Meet Plantoid: A Blockchain-Based, Bitcoin-Eating Work of Robot Art

plantoid robot art

A Plantoid is a robot art installation built on the blockchain. Fully autonomous, the robotic plant survives off Bitcoin donations with the sole objective of reproducing other Plantoids. It exists not only in the physical world as a robotic, synthetic plant but also has DNA in the digital world on the blockchain. Let’s dive a little bit deeper into this unique piece of blockchain art.

plantoid exhibit

Physical and Digital Robot Art

The goal of the project is to “illustrate one of the most revolutionary—and yet still unexplored—aspects of blockchain technology…the ability to create ‘blockchain-based lifeforms.’” With this goal in mind, the Plantoids reside in public spaces for the world to see.

Plantoid Bodies

Physically, the robotic installations look like plants made of metal. In fact, an entire Plantoid is made up completely of recycled steel and electronics.

They’re designed to interact with the world around themselves as well, specifically in ways that lead to its reproduction. First, their outward beauty is meant to pique the interest of the people that pass by. Once interested, those people have the opportunity to donate to the survival of the Plantoid via Bitcoin.

If you give a donation, the installation lights up, dances, and plays music in appreciation. The hope is that this act of gratitude will entice you to donate more or at least spread the word about the unique robot art.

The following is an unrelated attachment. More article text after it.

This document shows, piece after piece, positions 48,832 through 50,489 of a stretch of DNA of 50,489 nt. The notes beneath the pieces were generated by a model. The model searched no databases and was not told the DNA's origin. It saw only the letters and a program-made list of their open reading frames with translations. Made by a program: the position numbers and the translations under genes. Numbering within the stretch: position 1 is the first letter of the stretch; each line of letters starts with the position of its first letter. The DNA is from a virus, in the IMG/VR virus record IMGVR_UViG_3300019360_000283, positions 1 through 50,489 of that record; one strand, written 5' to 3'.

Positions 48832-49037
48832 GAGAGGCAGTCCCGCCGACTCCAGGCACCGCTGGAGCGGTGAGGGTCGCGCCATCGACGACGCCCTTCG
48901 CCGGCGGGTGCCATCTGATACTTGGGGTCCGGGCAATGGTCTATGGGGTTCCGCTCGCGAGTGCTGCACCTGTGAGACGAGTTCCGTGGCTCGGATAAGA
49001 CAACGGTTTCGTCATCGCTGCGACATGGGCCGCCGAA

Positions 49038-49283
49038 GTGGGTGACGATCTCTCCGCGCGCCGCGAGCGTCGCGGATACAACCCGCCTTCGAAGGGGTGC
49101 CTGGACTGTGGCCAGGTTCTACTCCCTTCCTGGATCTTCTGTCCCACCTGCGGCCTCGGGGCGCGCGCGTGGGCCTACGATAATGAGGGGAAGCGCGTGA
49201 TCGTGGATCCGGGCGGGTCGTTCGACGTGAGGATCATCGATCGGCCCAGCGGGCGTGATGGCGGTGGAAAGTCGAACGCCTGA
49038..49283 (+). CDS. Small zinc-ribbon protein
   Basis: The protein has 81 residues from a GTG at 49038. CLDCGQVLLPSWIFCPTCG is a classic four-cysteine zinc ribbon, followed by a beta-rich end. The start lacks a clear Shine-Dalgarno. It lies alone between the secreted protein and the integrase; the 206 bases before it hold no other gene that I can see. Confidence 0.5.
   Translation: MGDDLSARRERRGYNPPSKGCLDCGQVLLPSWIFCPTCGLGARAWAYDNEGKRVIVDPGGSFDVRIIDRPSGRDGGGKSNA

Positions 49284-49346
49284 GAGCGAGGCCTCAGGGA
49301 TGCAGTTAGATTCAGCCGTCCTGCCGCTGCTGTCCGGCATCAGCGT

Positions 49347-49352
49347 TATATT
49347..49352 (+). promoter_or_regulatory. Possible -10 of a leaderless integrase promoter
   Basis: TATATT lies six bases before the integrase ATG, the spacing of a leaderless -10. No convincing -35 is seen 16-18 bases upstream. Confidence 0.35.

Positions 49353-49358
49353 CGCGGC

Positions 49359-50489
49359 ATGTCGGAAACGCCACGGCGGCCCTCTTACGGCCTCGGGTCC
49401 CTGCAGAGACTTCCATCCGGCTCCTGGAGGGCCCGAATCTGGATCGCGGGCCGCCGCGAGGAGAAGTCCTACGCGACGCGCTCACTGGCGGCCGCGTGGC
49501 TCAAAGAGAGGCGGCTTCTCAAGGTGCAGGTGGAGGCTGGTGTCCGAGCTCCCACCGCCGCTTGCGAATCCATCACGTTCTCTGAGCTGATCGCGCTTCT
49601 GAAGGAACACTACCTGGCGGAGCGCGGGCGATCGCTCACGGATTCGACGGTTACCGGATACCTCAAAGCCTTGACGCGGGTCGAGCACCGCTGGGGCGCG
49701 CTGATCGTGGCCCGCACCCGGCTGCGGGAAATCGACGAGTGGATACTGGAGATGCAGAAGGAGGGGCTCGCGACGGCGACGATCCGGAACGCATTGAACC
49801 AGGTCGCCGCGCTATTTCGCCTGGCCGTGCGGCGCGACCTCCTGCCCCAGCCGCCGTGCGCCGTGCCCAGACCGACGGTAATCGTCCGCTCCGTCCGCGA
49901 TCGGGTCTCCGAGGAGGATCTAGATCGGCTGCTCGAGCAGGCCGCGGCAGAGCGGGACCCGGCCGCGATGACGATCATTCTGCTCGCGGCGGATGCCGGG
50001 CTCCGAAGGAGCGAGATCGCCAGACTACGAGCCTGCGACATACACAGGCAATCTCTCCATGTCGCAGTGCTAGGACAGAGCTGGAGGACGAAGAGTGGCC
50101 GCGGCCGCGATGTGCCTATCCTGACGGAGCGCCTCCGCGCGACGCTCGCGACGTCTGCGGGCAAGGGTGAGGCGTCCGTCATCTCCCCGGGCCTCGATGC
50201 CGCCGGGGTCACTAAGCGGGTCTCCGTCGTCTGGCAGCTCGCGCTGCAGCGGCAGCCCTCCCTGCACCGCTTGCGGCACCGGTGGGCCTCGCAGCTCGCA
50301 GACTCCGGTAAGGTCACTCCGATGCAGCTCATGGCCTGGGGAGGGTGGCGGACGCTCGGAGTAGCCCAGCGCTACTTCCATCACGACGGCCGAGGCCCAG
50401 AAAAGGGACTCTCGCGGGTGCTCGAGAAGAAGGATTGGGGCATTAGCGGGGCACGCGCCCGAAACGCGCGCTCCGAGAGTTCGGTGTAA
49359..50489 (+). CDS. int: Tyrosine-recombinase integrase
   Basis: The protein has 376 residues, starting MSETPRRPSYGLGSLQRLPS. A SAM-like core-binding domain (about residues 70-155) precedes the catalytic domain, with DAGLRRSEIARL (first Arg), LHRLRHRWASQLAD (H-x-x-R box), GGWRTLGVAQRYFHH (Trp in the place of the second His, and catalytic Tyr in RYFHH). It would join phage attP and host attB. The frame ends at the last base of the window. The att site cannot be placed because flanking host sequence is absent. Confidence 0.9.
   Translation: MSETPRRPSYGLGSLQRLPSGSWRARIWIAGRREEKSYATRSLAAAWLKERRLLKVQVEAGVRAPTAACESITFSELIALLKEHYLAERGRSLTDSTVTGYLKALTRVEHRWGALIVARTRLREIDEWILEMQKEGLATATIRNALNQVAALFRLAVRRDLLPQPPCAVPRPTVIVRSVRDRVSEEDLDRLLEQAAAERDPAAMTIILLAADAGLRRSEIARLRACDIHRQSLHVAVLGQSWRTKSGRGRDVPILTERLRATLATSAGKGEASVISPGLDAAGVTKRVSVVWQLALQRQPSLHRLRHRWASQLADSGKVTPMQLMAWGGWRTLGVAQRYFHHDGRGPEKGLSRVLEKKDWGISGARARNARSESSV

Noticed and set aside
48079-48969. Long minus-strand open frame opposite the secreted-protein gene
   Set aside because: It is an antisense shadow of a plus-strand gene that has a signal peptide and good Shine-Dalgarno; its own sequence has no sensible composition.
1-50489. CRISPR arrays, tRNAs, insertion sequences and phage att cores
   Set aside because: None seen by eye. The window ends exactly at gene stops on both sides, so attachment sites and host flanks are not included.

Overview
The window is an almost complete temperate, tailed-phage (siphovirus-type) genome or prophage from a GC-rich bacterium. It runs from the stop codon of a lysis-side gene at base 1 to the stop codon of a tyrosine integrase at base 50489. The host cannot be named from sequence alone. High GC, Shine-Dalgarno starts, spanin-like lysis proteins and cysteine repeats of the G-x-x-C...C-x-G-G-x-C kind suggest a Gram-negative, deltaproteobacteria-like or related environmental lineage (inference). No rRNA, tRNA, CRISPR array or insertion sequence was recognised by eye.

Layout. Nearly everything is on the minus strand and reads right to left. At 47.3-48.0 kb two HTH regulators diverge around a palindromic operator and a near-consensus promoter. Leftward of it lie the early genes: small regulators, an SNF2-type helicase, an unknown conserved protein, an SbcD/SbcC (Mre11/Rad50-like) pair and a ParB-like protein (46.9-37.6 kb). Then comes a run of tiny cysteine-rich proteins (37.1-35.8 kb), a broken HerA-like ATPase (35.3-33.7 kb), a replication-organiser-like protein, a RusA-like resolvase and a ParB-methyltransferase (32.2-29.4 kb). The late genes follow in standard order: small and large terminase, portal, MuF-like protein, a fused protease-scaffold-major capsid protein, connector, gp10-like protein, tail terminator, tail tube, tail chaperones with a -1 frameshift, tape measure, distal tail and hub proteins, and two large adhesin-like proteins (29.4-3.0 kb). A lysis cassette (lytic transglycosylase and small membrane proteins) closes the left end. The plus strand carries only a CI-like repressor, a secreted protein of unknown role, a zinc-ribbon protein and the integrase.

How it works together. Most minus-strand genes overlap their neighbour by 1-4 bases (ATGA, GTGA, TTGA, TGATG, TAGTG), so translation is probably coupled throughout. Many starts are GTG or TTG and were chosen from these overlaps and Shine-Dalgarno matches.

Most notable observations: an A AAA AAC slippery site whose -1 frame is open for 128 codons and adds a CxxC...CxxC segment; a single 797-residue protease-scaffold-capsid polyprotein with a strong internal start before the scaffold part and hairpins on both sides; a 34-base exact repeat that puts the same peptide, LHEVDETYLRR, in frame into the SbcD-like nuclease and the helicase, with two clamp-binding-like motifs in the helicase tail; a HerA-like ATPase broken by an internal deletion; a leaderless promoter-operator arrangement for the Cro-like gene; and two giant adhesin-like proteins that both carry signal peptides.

Plantoid Spirits

A Plantoid’s spirit is an Ethereum smart contract. This smart contract governs how it acts as well as how it reproduces. Because of this, a Plantoid is completely autonomous needing no outside intervention, even from its original creator.

Outside of controlling how the Plantoid lives, the smart contract also determines the rules for its descendants. All donors enter into a smart contract with the Plantoid that gives them vote rights on the rules for future generations. In this way, the Plantoid becomes akin to a decentralized autonomous organization, or DAO for short.

The Plantoid Reproductive Process

Plantoids reproduce in three distinct phases. They remain autonomous at each phase but benefit from the help of humans similar to the way a flower survives due to a bee’s pollination.

Capitalisation Phase

During the first phase of reproduction, Capitalisation, a Plantoid spends its time acquiring Bitcoin. The robot art installation provides two motivators to encourage people to donate to its reproduction.

First, each donation causes the Plantoid to dance, sing, and eventually evolve into a new, more beautiful plant. Additionally, you may be motivated to donate in order to gain influence on the future of the Plantoid genetic line. As mentioned earlier, each person that provides funds gets to vote on the plant’s reproduction.

Each one has a Bitcoin wallet to receive funds and different rules surrounding its actions when receiving them. A plant proceeds to the next reproductive phase once it collects a certain amount of donations. However, for one Plantoid, this may be a 0.001 BTC threshold while another won’t proceed until its wallet reaches 2 BTC. Its soul (smart contract) sets these rules.

plantoid outside

Mating Phase